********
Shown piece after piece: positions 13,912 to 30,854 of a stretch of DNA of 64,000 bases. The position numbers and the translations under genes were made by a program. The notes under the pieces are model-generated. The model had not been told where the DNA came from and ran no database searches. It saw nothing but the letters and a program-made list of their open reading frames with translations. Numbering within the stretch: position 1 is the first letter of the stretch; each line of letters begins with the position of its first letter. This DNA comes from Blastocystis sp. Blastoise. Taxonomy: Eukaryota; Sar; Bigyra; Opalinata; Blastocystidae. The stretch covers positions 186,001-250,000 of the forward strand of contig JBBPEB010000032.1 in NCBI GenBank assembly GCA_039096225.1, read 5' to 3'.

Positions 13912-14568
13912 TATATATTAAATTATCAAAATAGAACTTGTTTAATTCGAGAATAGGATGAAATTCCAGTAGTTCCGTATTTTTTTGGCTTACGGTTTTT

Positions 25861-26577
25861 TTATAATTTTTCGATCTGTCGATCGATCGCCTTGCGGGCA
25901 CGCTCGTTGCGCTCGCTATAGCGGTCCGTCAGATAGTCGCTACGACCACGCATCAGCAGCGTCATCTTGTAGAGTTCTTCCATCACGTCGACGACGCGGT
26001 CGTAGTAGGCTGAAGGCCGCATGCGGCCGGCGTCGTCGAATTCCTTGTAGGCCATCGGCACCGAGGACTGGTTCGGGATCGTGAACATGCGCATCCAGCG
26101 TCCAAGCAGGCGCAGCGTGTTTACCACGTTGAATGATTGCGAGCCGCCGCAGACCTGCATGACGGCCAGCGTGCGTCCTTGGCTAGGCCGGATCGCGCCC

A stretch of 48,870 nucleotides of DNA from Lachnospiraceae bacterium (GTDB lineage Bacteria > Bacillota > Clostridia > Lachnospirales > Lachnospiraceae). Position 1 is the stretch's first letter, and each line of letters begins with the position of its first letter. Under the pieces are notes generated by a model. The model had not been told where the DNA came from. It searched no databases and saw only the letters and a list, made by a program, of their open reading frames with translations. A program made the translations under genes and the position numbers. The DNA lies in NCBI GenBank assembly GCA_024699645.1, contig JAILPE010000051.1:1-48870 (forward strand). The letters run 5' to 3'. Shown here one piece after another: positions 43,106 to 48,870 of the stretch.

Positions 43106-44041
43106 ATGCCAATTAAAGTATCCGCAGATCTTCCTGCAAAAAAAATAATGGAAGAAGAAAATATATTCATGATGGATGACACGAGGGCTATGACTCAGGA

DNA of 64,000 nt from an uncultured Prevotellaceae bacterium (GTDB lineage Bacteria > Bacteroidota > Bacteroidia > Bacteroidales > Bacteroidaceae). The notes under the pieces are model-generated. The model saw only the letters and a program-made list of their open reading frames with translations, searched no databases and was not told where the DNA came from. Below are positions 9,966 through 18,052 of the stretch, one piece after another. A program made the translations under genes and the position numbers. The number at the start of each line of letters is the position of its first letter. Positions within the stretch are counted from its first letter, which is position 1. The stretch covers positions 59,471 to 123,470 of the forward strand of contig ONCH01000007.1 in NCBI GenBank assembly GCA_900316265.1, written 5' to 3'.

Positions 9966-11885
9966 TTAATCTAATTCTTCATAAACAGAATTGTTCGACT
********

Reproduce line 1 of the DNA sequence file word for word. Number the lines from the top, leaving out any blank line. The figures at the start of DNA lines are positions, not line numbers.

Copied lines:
Shown piece after piece: positions 13,912 to 30,854 of a stretch of DNA of 64,000 bases. The position numbers and the translations under genes were made by a program. The notes under the pieces are model-generated. The model had not been told where the DNA came from and ran no database searches. It saw nothing but the letters and a program-made list of their open reading frames with translations. Numbering within the stretch: position 1 is the first letter of the stretch; each line of letters begins with the position of its first letter. This DNA comes from Blastocystis sp. Blastoise. Taxonomy: Eukaryota; Sar; Bigyra; Opalinata; Blastocystidae. The stretch covers positions 186,001-250,000 of the forward strand of contig JBBPEB010000032.1 in NCBI GenBank assembly GCA_039096225.1, read 5' to 3'.